Death From Interventionist Radiology: A Cautionary Tale
BMJ (British Medical Journal). 1986 Sep 13; 293(6548): 686-687.
Dyer summarizes a 1986 legal inquiry in Scotland that has implications for physicians, particularly radiologists, practicing in Great Britain. A 7-year-old boy died within 24 hours of undergoing a neuroradiological procedure at a private hospital partly owned by the plastic surgeon who recommended the operation to the child's parents. The surgeon informed the parents neither of the risks involved nor of the fact that another physician, a neuroradiologist, would perform the embolization. During the inquiry, a neuroradiologist first consulted by the surgeon testified that the procedure entailed some risk of serious injury, and that she would have operated only in a better-equipped facility. The court ruled that both the surgeon and the radiologist were at fault, and that uncertainty over responsibility for the patient had resulted in the parents' not being informed fully of the procedure's risks, and in the child's not receiving proper post-operative monitoring. (KIE abstract)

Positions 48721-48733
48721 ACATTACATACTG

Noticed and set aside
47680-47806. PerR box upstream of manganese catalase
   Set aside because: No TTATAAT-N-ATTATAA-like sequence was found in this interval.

Competence; Consent; Consultation; Death; Disclosure; Hospitals; Informed Consent; Legal Aspects; Legal Liability; Liability; Minors; Misconduct; Parental Consent; Parents; Patient Care; Physicians; Proprietary Hospitals; Plastic Surgery; Radiology; Referral and Consultation; Risk; Risks and Benefits; Surgery; Uncertainty;
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